What makes me sad and somewhat disgusted at the climbing community is when I see ego evolved in our outdoor pursuits. It's all contrived as fuck. There are no rules. We're trying to fit square pegs (humans, grades, history) into round holes (nature). Especially when it comes to ice climbing, even grading things seems stupid, as there is so much variation from year to year, even day to day. Same with FA's. What does it really matter if someone climbed a particular piece of rock or ice before? I agree with you, it doesn't. What matters most is following your inspiration and coming up with your own adventures that challenge and excite you. Which is what we did here. 

I do acknowledge that I jumped the gun calling this a first ascent and posting on here and will learn from that mistake.

I look forward to hearing what you consider to be a "real" FA. Are people like Steve House (or God forbid, the holy grail of IFMGA-land) the only ones with the authority to call something an FA? Do the only legit FA's involve having to travel halfway across the world to some foreign country, where the locals may not even know what climbing is and why people do it? 

Let's not take ourselves too seriously here, and just go have fun outside with our friends. 

  • Like 2
Link to comment
Share on other sites

Thanks @Cliffordsa for the photos and info! Looks like the exit pitch was pretty dry for you as well? There's a random photo on mountain project that shows ice flowing down each side of the chockstone but I never saw it form in my many trips over there this year.

@Cptn_Sprayhab I don't see a problem here. @ACosta originally said that the line may have been climbed before and promptly retracted the FA claims when we found out it had been.

I find the pervasive "every square foot of Hood has been climbed" belief interesting. No one (so far) has taken issue with our Cathedral Ramp FA claim from a month ago. No one disputed Three Little Monkeys in 2018 or the Pencil in 2017. Other Black Spider routes were put up as recently as 2010 and no one complained about those either. Either all those lines were in fact unclimbed or the true first ascensionists have advanced into a Zen state of truly not caring at all. It's easy to assume some near mythical figure like the aforementioned Steve House would've done everything on Hood, but apparently when asked "what's the best alpine route in Oregon?" he settled on Jeff Park, which probably barely registers as "real climbing" to most of the people in this thread. So it's reasonable to think his Hood resume might not be that extensive.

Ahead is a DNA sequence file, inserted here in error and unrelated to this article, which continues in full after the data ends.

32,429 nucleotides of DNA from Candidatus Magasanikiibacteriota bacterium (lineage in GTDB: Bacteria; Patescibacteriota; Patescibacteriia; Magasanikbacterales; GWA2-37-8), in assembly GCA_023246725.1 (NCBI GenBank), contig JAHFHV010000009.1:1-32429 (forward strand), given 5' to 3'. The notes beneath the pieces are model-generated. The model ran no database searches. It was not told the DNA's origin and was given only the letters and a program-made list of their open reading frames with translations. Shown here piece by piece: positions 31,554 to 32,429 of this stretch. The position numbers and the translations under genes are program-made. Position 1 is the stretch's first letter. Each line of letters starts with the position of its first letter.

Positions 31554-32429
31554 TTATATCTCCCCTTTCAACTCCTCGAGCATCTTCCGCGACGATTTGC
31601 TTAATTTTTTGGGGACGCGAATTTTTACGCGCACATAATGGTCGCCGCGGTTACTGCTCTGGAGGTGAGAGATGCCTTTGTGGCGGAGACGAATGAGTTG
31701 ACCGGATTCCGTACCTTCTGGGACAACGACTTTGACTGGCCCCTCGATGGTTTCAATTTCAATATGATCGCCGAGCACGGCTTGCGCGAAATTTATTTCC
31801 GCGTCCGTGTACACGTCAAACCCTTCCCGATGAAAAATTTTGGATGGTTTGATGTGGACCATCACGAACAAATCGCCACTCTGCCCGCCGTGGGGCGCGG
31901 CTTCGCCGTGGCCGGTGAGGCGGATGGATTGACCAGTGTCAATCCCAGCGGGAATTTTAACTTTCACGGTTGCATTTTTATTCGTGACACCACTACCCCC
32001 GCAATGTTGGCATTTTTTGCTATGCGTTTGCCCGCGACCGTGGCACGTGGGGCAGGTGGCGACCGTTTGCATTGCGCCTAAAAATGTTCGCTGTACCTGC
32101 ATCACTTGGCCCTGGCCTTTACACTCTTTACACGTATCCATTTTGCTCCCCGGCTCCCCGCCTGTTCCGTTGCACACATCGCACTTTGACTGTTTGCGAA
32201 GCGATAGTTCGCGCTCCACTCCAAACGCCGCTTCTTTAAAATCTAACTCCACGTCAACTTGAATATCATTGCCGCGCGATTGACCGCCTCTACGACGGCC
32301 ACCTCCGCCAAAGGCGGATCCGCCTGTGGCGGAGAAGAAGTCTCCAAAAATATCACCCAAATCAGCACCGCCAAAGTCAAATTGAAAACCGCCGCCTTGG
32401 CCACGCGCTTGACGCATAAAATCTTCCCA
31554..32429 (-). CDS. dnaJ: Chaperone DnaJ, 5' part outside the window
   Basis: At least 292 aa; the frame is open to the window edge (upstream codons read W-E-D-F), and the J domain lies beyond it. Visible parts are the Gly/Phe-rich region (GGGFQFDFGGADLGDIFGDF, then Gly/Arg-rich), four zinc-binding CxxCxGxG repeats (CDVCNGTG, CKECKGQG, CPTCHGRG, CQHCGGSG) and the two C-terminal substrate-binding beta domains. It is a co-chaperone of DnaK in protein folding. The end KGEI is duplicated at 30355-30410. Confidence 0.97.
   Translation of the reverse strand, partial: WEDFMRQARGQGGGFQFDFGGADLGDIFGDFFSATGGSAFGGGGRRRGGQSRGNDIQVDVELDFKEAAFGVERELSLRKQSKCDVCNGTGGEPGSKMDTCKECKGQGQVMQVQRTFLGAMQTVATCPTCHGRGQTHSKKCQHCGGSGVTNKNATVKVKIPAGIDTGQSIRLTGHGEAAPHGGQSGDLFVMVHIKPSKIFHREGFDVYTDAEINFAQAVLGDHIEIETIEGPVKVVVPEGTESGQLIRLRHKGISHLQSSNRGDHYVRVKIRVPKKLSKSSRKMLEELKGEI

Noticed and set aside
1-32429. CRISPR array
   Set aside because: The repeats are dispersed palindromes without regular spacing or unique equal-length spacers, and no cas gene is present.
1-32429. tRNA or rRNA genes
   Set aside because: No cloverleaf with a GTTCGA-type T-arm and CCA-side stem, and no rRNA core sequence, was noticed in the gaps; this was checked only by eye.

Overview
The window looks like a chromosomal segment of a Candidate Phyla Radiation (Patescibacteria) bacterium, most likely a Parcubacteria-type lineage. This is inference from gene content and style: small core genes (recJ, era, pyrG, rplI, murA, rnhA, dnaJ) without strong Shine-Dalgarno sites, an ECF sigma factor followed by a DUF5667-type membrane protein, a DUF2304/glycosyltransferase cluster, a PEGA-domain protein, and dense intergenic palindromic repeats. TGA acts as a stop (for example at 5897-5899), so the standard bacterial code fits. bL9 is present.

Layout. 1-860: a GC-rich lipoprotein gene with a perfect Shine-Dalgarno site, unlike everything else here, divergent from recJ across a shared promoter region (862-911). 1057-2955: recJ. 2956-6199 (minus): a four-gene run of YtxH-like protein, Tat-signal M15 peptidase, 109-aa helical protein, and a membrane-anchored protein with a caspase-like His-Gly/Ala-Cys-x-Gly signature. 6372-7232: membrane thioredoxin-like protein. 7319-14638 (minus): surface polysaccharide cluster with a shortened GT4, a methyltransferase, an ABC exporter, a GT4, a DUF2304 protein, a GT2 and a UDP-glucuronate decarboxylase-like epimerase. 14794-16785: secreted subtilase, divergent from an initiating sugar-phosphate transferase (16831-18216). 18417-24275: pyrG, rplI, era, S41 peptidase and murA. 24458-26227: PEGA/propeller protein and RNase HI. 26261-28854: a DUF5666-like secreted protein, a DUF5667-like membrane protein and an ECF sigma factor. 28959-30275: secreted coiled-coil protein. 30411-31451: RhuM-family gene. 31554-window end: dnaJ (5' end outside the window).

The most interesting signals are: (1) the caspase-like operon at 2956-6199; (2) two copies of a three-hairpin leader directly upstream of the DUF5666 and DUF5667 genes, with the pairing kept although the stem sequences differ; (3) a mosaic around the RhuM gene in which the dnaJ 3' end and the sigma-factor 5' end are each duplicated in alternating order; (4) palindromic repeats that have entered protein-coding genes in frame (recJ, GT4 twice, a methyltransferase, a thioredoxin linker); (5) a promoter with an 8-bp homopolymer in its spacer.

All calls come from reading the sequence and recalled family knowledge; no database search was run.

Of course there have been a lot of hard people who have done a lot of hard things on Hood, and some of them have undoubtedly kept quiet about it. It wouldn't surprise me if any number of the routes I mentioned above had been previously climbed. But if people are going to be purposefully secretive or reclusive then they're willingly removing their own voices from the conversation and there's not much the rest of us can do about it.

Preserving "ground up adventure climbing" is an interesting topic of discussion but if that's a style of climbing you'd like to pursue shouldn't you just, I don't know, avoid spending time on climbing information websites like this one? :D


  • Like 1
  • Rawk on! 1
Link to comment
Share on other sites

Join the conversation

You can post now and register later. If you have an account, sign in now to post with your account.

Reply to this topic...

×   Pasted as rich text.   Paste as plain text instead

  Only 75 emoji are allowed.

×   Your link has been automatically embedded.   Display as a link instead

×   Your previous content has been restored.   Clear editor

×   You cannot paste images directly. Upload or insert images from URL.

  • Create New...